No, instead what Calhoun will get -- and what Boeheim and Pitt already have received -- is whatever the folks in the ivy (and occasionally ivory) towers decide is better for their universities, their pocketbooks and their football programs.

And not necessarily in that order.

"College sports have always liked to say we're about collegiality and all that," Villanova coach Jay Wright said. "That's never been the case, and that's what all of this is proving. This is a big business. That's what this is about, and now we're finally acting like it. We're not pretending it's about collegiality anymore. We're saying it's about big business. It's about money. So now the question is, how do we proceed as a big business going forward?"

A tough question, with few answers among the basketball coaches.

Feels Like A Farewell To Pittsburgh, Syracuse

By Dana O'Neil
NEW YORK -- The two coaches, both Hall of Famers, sat side by side on the bleachers at a New Hampshire prep school. They were there to watch a recruit, but as they sat passing the time, the conversation stretched and wandered.

"The one thing Jim [Boeheim] said to me was, 'How the hell did we pass up on all that money?'" Jim Calhoun recalled.

The question, concerning the reported $1.2 billion television deal the Big East turned down, was posed by the Syracuse coach on a Wednesday.

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Justin K Aller/Getty ImagesNo one knows when, but Pitt and Syracuse will eventually exit the Big East together.

That Friday, his university announced it was heading to the ACC.

And now Boeheim and Jamie Dixon are Big East short-timers. They could be here another three seasons -- commissioner John Marinatto is holding fast to his 27-month exit plan -- but at some point, the league will gather for its media day and the two will no longer be there.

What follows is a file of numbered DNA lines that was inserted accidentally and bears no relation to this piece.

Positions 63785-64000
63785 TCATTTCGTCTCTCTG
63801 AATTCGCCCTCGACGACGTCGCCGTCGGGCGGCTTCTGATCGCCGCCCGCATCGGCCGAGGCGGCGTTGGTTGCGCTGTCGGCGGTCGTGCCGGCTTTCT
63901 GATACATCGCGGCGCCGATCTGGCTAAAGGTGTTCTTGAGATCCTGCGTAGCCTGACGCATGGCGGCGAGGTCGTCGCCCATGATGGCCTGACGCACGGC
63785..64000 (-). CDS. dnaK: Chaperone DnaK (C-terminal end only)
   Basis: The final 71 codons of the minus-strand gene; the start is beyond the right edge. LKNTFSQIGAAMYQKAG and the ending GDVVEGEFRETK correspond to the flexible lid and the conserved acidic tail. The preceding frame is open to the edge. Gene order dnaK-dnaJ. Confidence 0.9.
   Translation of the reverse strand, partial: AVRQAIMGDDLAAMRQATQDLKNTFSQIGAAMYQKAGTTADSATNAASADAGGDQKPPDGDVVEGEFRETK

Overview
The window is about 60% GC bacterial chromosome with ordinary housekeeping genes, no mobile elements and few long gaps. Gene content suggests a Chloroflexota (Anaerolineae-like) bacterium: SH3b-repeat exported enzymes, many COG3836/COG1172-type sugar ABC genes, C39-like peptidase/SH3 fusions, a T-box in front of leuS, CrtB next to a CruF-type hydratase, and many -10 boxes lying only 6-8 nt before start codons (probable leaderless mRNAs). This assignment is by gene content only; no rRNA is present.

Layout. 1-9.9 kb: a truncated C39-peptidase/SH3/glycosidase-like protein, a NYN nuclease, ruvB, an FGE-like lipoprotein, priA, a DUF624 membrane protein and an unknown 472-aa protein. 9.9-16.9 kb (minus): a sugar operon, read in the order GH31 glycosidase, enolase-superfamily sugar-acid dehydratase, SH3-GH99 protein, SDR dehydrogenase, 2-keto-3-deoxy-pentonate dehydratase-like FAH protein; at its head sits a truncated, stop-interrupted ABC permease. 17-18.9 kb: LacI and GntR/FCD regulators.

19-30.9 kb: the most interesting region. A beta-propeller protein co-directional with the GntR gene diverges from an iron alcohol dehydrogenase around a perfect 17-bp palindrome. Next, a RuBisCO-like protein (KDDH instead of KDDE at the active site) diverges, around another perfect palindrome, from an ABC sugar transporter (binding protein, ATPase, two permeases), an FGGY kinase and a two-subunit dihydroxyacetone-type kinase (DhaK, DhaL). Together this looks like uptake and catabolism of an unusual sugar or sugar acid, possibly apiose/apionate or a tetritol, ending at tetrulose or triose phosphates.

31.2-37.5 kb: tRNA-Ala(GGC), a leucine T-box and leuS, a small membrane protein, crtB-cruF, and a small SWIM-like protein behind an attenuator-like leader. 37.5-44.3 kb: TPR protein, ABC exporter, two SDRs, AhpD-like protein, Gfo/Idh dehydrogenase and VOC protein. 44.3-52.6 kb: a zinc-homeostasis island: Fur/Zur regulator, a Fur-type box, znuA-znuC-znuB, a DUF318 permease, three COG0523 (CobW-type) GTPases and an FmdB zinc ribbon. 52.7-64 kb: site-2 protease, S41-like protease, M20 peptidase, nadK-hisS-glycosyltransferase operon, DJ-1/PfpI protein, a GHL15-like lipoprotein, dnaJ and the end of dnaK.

Boeheim wasn't interested in talking. He said plenty when the original announcement was made and, at least on Wednesday, took a break from the discussion.

"I'm only interested in talking about basketball," he said. "That's what I'm concerned about. That's all the players talk about. These guys don't care."

Although Dixon did address the subject, he too is almost talked out. Pittsburgh long had been mentioned in the conference realignment rumors, hypothetically paired as a travel partner for Penn State in the Big Ten at one point. So any questions, concerns or awkwardness his coaching peers might have had long ago were addressed.

"It's kind of like the discussion has been over for a long time," he said. "What else is there to say?"

His players did have one point to make.

"I only wish I could play in it," Nasir Robinson said. "I'd love to have a chance to go up against Duke and North Carolina."

That day won't come for Robinson. He is a senior, and will begin and end his career as a Big East player.

As for those who follow? That remains to be seen.

"Once we get a suitable timeframe in place, we'll move forward," Dixon said. "We've made it very clear that we don't wish any ill will on the Big East, and we understand that they have to fill out their teams and settle their situation. We'll all know when it's the right time."

Finally Over Hump, Cincy Wants To Stay There

By Dana O'Neil

NEW YORK -- A year ago, Mick Cronin walked into Madison Square Garden, sneaked a peak at the preseason poll and stole a look at Yancy Gates. Cincinnati was picked to finish 12th in the 16-team league.